Tuesday, July 22, 2008

Lawyers argue over Legal Aid Board savings on the quiet

Some lawyers are arguing for more money from the legal aid budget, others are arguing the Legal Aid Board itself wastes too much money on administration, but one thing is for sure, legal aid is only paid to lawyers, no one else.

So, to quell all the arguments and hysteria being whipped up by certain quarters of the legal profession, make the profession pay for the administration of the Scottish Legal Aid Board.

Following article from the Scotsman :

Senior counsel left out as Scottish legal aid board tries to cut costs on the quiet

By Patrick Wheatley

I HAVE always had a passion for our criminal justice system and believe that we have a system that, by and large, stands up with the best of them.

At university in the early 1960s we studied the criminal law that had developed during the 1950s. There were several major cases in that decade, and there was an overriding sense that if a prosecution was flawed, a conviction could not stand. For those of us with a slightly liberal disposition, they were heady days.

Underpinning this was the understanding that the way in which a judicial system treated people accused, and even convicted of, serious crimes reflected the development of the society in which that system operated.

Throughout the development of criminal law in that time there remained the sense that our society and judicial system dealt with criminal matters seriously.

One of the obvious examples of how seriously criminal matters were considered was the way in which High Court trials were conducted. It was only the most serious of cases that were prosecuted in the High Court, and these cases were always given appropriate solemnity.

Traditionally, a High Court trial was sufficiently serious to justify, if not demand, the instruction of senior counsel for the defence, and senior counsel was often assisted by a junior. Indeed, even up to two or three years ago, it was a regular sight to see senior counsel instructed.

This system had its merits. Apart from the obvious benefit of demonstrating how seriously these matters were being treated, when the top QCs were conducting the top trials in the top court, their talents and skills were on display for all of us to watch, admire and learn from.

But, over the last couple of years, the sentencing powers of sheriffs have been significantly increased, and in solemn proceedings many cases that would have previously been prosecuted in the High Court are being dealt with in the sheriff courts, indicating that the High Court cases are all the more serious, as those that previously were at the lower end of the range are now sent to the sheriff court.

Great times for senior counsel – or so you would have thought.

But over the last three years, the Scottish Legal Aid Board has, in the collective experience of the criminal legal profession, significantly cut back on the number of cases where it has granted sanction for the employment of senior counsel in High Court cases. And this comes at a time when only the most serious of cases are being prosecuted in the High Court.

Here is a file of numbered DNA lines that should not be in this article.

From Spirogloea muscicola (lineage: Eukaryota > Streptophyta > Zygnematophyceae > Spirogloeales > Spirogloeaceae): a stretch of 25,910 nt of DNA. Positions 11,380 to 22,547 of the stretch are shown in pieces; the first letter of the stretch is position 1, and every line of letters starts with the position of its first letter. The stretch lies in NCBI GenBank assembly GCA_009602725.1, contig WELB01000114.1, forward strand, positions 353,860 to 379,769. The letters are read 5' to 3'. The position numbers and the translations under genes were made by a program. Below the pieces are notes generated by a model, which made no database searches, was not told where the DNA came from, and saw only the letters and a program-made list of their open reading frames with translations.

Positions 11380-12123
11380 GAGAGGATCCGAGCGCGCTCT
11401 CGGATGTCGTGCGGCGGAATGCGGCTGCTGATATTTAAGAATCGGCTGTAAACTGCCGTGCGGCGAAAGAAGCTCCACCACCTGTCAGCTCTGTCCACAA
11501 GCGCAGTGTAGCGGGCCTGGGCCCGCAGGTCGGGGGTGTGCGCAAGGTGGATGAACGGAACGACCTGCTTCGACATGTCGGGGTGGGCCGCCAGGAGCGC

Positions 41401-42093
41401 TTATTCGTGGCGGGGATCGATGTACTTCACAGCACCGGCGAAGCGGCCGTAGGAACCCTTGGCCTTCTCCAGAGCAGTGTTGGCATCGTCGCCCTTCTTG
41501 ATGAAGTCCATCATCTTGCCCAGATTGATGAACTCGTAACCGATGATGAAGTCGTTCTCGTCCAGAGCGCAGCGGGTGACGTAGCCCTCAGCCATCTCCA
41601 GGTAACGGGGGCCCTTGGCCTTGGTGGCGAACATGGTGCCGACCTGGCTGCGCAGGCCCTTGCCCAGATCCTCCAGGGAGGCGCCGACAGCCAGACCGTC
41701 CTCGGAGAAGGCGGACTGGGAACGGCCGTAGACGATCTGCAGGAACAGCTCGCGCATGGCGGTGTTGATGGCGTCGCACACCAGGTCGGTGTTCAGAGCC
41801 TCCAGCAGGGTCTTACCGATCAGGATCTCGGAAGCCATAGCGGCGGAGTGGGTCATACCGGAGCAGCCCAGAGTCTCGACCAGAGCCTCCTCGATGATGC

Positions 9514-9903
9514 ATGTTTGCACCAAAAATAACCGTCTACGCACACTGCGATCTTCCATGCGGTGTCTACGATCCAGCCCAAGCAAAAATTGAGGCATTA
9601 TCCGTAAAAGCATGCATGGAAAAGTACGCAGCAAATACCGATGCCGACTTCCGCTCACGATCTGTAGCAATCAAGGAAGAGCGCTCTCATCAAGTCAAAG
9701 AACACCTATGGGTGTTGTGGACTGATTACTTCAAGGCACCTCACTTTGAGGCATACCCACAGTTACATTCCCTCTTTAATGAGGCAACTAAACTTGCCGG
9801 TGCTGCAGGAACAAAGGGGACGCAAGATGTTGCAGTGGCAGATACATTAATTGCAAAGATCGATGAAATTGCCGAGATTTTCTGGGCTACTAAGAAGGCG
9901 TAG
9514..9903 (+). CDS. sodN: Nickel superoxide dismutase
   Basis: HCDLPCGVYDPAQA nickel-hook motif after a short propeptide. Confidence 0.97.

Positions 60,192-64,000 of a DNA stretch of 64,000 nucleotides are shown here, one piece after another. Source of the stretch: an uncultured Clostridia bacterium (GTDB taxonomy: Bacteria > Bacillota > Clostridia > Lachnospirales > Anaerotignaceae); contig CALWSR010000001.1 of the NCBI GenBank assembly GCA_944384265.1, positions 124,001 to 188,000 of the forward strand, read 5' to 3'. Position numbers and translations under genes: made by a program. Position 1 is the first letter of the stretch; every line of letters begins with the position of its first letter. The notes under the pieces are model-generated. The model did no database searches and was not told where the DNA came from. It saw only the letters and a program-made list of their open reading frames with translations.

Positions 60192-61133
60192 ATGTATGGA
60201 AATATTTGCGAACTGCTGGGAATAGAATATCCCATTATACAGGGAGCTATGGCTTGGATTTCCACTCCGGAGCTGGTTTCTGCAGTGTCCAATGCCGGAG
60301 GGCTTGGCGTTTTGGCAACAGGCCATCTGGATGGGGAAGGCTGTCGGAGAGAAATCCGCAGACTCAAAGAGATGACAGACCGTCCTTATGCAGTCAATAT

The standard reply to an application for sanction is that the case is within the competence of an able junior counsel.

There seems to be now a serious and determined campaign to reduce the amount of money spent on legal aid. I do not advocate a free-for-all for appointing senior counsel – after all, the level of fees is fixed in legal aid cases and it is a fraction of the fees that are paid under legal aid in England. There is a rigid system of assessment and, if needed, taxation or approval in relation to the amount of fees charged in any particular case.

What I am advocating is a return to the practice of giving our most serious criminal cases the attention and importance they deserve. This becomes the true reflection of how seriously our society at large values our criminal justice system.

If you get the feeling from my views that I have a personal agenda, you are perfectly correct. I have received very few instructions for trial work over the last three years, and solicitors who would previously have been happy to instruct tell me the same story: despite their efforts, they hardly ever get sanction to employ senior counsel in a High Court case.

It is extremely concerning that the Scottish Legal Aid Board, as a department of the Scottish Government, seems to have a clear policy of refusing sanction to employ senior counsel as much as it can, but it has not told anyone about it.

It is also significant that, in recent times, the Legal Aid Board has instructed counsel to represent itself and yes, you have guessed it – the board is represented by senior counsel, and no-one can find out how much the counsel is paid.

I bet it is not at legal aid rates, even though the work is probably well within the competence of an appropriately experienced junior counsel.

• Patrick Wheatley QC is a solicitor advocate.

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